BUT there are way too many good nice rabbits in the world to fight with a nasty tempered rabbit for an extended period of time. Every rabbit can be useful in the world either as a companion animal, breed animal, fur animal, or food animal. All types of value are equal in my opinion. and not every rabbit can fill every role… so they fit the role they are best suited for.
Did you know that many rabbits respond really well to having pressure applied to their forehead? Works marvelously with many rabbits.. not all.. some simply can’t settle down for anything.. they have it so engrained within them to fight fight fight that they just can’t settle. But for those who are aggressive due to fear concerns pressure on the foreheads (which often results in eyes covered and head held down) helps to settle them down. Rather amazing to watch if you can stand back within yourself and observe it. :)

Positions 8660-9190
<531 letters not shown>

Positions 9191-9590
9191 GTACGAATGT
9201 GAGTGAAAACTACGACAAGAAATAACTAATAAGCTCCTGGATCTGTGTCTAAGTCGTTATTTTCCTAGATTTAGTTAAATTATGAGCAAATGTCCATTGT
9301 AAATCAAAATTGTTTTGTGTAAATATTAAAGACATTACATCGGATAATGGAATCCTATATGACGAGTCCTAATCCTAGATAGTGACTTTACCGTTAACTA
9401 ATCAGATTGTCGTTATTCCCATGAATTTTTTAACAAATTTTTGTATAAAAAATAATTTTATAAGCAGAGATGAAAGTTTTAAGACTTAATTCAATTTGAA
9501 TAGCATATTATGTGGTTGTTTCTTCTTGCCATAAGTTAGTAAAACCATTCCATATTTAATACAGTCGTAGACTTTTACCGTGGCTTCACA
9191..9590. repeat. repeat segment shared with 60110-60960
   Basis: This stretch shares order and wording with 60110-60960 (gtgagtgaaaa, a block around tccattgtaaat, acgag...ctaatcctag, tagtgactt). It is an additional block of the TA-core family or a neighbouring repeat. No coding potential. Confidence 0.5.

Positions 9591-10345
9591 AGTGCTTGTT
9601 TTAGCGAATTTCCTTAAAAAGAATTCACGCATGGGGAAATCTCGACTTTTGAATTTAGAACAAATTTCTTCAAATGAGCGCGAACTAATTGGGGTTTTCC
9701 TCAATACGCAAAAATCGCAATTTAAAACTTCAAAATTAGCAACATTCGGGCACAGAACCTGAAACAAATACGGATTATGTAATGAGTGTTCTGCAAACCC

Pick your rabbit if you can, from a person who breeds for temperament as one of their main concerns. There is no sense purchasing a rabbit that by the time it is six months old is trying to chase you out of the house or won’t let you do anything with her/him at all.
The rabbit above is Biscuit. Miss Biscuit is a rabbit that I thoroughly enjoy. She is a very PROTECTIVE rabbit. She is not aggressive (as in being mean and targetting the people around her). But she is highly protective of her space and her youngsters. Do you see how carefully she is watching me? She is waiting to see if I am going to mess with her kits.